Tucked away in two secret locations, the City of Toronto maintains a vast store of artifacts, containing everything from sports memorabilia to ancient pottery, and detailing the area's history from 11,000 years ago to the present day.

Some of these items are rotated between the city's 10 museums but many never see the light of day and sit in boxes or behind plastic curtains.

The CBC's Kimberly Gale visited one of these hidden caches of history, a five-storey building containing 150,000 artifacts. The other contains larger items including cars, boats and carriages.

The objects are as eclectic as the city they come from and include artifacts from First Nations people who settled in the area, military uniforms from the 19th century, diaries from the city's inhabitants and even paraphernalia from the 1990s, when the Toronto Blue Jays won back-to-back World Series.

The items give an insight into the lives of people who have lived in Toronto, said Karen Black, manager of museum services for the city.

"Museums are all about creating a sense of belonging," she said. "Toronto has this amazing 11,000-year history."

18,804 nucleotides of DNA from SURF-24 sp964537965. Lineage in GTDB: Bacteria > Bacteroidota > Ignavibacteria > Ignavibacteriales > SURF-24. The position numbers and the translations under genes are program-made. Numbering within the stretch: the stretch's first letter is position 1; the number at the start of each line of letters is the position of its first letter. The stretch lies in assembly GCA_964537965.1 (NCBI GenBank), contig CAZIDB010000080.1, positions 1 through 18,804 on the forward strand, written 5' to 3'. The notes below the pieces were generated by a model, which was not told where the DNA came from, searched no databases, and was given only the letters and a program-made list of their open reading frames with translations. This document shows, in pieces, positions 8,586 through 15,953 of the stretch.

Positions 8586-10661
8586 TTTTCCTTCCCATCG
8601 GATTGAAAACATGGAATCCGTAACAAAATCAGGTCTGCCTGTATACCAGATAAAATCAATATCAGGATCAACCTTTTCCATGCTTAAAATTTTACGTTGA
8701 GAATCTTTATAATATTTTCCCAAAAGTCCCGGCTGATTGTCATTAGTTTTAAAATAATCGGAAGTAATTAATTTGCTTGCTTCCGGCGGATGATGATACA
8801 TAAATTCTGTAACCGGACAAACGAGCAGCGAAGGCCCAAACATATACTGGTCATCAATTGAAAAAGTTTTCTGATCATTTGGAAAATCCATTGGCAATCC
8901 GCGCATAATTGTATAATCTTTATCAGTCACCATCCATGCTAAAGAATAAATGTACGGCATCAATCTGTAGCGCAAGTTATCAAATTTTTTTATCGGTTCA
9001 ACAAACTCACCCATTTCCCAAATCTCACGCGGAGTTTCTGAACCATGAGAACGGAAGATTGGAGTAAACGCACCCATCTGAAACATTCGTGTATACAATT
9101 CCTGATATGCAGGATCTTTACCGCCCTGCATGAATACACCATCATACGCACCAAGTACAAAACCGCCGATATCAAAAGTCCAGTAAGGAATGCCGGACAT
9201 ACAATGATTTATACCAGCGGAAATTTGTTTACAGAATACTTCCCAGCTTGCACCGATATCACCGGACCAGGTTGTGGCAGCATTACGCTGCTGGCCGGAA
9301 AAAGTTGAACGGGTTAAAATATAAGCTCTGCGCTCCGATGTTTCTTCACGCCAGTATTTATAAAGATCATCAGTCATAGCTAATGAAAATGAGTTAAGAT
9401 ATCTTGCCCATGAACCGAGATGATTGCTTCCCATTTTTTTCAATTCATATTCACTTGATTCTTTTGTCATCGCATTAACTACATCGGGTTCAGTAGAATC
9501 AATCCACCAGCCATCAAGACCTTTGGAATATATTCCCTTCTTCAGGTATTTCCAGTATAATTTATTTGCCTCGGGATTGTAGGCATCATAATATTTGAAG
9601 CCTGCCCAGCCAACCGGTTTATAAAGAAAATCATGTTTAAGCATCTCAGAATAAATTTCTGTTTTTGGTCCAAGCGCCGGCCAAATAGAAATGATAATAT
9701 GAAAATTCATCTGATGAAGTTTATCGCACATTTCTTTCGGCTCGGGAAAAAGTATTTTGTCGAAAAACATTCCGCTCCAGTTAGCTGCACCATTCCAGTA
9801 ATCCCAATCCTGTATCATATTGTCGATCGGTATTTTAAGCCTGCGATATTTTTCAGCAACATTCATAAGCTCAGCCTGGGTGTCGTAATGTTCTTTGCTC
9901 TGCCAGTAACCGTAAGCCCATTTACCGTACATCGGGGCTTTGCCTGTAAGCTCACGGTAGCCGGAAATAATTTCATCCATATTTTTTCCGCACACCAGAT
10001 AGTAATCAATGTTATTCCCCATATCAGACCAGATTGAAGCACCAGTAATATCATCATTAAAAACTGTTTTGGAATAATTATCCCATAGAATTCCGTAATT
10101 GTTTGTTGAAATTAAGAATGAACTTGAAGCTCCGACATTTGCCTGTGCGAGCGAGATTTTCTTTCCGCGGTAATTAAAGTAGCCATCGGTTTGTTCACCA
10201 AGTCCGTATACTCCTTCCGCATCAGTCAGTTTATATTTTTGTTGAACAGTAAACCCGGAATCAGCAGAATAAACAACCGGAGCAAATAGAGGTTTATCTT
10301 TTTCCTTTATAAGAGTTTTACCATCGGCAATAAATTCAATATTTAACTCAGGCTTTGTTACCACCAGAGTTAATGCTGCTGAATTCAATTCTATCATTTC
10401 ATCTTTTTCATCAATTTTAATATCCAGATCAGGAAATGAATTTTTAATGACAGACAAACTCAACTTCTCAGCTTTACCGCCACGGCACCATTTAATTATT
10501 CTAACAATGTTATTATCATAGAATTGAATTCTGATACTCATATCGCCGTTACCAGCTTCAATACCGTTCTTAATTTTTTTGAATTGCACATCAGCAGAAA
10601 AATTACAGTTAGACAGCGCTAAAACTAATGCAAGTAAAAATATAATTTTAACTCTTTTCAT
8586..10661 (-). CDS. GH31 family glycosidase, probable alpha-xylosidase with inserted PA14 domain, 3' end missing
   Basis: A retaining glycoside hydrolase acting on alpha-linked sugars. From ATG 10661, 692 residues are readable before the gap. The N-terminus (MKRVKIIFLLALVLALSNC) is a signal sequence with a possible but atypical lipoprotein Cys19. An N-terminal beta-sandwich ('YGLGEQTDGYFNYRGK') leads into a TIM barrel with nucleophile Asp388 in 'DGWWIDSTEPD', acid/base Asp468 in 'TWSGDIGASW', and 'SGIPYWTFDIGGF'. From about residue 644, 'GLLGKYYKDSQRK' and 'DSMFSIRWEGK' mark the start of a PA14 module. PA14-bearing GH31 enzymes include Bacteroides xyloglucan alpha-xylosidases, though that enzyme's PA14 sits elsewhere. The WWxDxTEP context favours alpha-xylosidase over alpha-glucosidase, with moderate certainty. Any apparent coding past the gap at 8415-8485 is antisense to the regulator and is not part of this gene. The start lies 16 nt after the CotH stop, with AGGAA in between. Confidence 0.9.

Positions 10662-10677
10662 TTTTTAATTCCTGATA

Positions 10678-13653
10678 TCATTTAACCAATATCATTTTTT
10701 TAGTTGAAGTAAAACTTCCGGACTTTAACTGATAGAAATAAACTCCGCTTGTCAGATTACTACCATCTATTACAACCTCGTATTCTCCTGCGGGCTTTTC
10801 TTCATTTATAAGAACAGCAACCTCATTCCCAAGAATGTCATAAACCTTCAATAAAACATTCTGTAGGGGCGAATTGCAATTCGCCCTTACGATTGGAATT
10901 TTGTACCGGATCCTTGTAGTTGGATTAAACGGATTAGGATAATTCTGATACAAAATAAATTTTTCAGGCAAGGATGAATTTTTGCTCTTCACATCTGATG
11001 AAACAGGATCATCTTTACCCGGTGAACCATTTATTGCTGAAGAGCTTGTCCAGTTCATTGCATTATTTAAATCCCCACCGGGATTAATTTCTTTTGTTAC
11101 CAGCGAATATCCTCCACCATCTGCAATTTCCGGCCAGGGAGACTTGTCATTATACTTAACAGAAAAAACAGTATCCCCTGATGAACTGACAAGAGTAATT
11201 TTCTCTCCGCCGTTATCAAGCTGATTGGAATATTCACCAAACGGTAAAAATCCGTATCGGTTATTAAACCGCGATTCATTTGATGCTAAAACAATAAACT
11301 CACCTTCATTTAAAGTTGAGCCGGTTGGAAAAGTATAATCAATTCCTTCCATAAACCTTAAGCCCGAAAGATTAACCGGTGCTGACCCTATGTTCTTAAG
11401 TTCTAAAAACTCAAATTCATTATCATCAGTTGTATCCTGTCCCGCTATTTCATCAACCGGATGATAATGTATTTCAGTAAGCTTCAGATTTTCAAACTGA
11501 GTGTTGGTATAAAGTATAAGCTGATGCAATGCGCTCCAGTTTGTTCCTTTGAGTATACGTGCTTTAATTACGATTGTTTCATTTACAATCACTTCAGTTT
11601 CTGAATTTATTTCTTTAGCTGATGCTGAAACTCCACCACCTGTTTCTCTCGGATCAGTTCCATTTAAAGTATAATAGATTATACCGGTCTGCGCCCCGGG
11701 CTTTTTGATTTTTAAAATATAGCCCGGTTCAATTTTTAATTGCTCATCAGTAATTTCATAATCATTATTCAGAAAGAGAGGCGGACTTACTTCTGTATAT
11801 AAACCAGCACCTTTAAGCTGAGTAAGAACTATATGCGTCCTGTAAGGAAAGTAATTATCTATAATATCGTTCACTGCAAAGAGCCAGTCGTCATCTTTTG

'Person behind' each object

Most of the artifacts have also come from private donations and usually include a personal history, said Alex Avdichuk, supervisor of collections and conservation.

"That's what makes our collection unique, that we can talk about the objects but also the people behind them," Avdichuk said. "It makes those stories easy to relate to when there's a person behind it."

Although some of the artifacts occasionally appear in city-run museums such as Mackenzie House or the Fort York National Historic Site, the collection is so large it cannot all be displayed.

And that's not just a problem facing Toronto, said Wayne Reeves, chief curator for the city's museums.

"One of the challenges of collections that stand behind museums is that usually at no time do you have more than five per cent of your collection on display," he said.

Many of the city's existing museums, moreover, have a narrow focus — a particular family or historical event — whereas much of the material in the hidden warehouses pertains to the city as a whole.